Before you can begin learning how to handle a firearm stoppage you need to know the following definitions:
In-Battery: The condition of the semi-automatic or automatic weapon in which the breeching mechanism, bolt or slide, is all the way forward and in the proper position for firing.
Out-of-Battery: A term describing when the breeching mechanism, bolt or slide, is not sufficiently closed to safely support the cartridge or seal the action to be in the proper position for firing. This term is applicable to when the breeching mechanism is only slightly out of position or when it is locked fully to the rear as on an empty magazine or somewhere in between the two. Being out-of-battery by as little as 1/8 inch will cause a failure to fire.
Malfunction: The stoppage of a firearm where it is rendered inoperable and not able to be remedied by normal malfunction clearance/immediate action procedures or cannot be cleared without the use of tools or without disassembly of the weapon.
Stoppage: Failure of the weapon to function as designed because of a mechanical defect or shooter induced condition. A stoppage can be cleared by performing correct immediate action/remedial action procedures and does not require the use of tools or disassembly of the weapon.
Failure to Fire: Also called a Misfire - this occurs when the trigger is pressed, the sear releases the hammer or striker, and the firing pin or striker hits the cartridge, but it does not fire. There is an indentation on the round’s primer or rim, but there is no bang. This can also occur when the operator fails to load a round in the chamber by not seating the magazine all the way in the magazine well.
“Hang Fire” occurs when you press the trigger and it takes several seconds for the round to fire. It does fire, but there is a delay between the time the firing pin hits the bullet’s primer and when the round goes off. The primer goes off, but the main propellant in the cartridge doesn't burn right away and it burns slowly until it builds up enough pressure to push the bullet out of the crimp of the cartridge and out of the barrel. This may take a few seconds to accomplish. It is VERY IMPORTANT to keep the gun pointed in a safe direction for at least 30 seconds to see if the Hang Fire round goes off when in certain training situations. Also, KEEP YOUR FINGER OFF THE TRIGGER, never turn the handgun in any unsafe direction, and ALWAYS keep it pointed down range.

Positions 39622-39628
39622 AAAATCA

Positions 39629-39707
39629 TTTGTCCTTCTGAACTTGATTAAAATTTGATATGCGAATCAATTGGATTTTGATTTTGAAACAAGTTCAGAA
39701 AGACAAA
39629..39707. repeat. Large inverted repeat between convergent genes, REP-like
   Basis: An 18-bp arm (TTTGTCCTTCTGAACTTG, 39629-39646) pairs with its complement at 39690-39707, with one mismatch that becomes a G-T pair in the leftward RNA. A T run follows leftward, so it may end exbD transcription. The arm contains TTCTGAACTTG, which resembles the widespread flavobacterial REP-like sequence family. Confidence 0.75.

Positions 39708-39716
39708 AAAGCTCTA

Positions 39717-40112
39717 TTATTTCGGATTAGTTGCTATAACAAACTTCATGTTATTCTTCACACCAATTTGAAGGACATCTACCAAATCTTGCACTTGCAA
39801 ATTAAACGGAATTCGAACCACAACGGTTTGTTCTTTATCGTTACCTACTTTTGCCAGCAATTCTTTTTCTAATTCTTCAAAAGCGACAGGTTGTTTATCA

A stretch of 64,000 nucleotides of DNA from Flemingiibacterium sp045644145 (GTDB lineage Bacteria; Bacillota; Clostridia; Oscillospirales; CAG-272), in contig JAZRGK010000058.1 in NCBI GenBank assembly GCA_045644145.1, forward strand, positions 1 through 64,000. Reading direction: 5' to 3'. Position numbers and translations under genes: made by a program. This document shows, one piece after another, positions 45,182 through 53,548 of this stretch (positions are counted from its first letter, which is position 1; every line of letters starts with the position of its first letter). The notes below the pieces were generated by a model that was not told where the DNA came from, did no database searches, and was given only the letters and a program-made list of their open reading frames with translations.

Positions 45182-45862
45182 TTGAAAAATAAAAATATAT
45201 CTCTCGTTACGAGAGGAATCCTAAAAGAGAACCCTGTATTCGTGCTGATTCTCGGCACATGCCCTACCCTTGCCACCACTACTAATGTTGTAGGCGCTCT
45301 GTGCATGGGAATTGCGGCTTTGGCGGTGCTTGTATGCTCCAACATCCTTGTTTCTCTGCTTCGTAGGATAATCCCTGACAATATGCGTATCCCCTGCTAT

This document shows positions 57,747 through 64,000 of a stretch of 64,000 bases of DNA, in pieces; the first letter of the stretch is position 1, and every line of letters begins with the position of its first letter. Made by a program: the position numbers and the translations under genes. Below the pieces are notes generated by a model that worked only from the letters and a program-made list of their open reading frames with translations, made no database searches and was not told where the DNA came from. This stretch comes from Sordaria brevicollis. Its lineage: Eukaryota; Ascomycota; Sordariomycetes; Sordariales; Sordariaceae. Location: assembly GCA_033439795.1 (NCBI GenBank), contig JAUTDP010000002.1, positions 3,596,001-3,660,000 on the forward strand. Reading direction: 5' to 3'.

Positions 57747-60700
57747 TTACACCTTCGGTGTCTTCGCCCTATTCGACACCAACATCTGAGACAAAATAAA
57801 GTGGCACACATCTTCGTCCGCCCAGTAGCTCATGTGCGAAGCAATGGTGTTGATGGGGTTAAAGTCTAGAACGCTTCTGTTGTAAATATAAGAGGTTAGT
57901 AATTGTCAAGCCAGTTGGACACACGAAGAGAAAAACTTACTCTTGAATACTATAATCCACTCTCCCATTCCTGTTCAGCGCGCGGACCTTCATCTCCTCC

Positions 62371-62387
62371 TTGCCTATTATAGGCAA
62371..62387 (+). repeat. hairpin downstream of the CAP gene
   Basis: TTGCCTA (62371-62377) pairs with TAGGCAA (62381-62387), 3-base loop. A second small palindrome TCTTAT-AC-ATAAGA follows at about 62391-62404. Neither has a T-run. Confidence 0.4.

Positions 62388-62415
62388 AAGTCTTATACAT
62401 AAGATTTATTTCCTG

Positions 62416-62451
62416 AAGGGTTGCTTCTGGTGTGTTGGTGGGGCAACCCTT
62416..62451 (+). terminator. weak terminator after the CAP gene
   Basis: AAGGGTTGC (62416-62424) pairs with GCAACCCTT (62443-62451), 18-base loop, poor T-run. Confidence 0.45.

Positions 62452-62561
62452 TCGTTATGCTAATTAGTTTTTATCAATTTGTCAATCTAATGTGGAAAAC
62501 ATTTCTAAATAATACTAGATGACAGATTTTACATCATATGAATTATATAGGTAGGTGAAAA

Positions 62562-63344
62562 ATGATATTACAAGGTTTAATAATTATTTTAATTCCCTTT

Squib Load: A squib load is an extremely dangerous malfunction that happens when a fired projectile does not carry enough force and becomes stuck in the gun barrel instead of exiting it. In the case of semi-automatic or automatic weapons, this can cause successive rounds to be fired into the projectile obstructing the barrel, which can cause catastrophic failure to the structural integrity of the firearm, and pose a threat to the operator or bystanders.
Failure to Feed: A Failure to Feed is when a cartridge does not load into the chamber. The handgun fails to feed a cartridge into the firing chamber from the magazine for some reason.
Failure to Extract: The cartridge fires, but the extractor does not pull the fired case from the chamber so it can be ejected. The cartridge case remains in the chamber and another round cannot be fed into the chamber because of this. A cartridge must extract before it can be ejected.
“Double-Feed” where two live rounds are trying to feed into the chamber at the same time. An un-fired live round is still in the chamber and a second live round has been picked up from the magazine and forced against the unfired round also in the chamber.
Failure to Eject: The fired case is pulled from the chamber by the extractor, but not fully ejected through the ejection port, causing the slide to lock partially open on the empty case. Sometimes the case is trapped by the slide and held in an upright position with the empty open part of the case pointing up like a chimney of a stove. Thus, the nickname for this failure of “Stovepipe.”
In upcoming BLUF posts - Immediate Actions/Remedial Action procedures for a handgun or a rifle.
Learn, practice dry fire, train live fire, and master!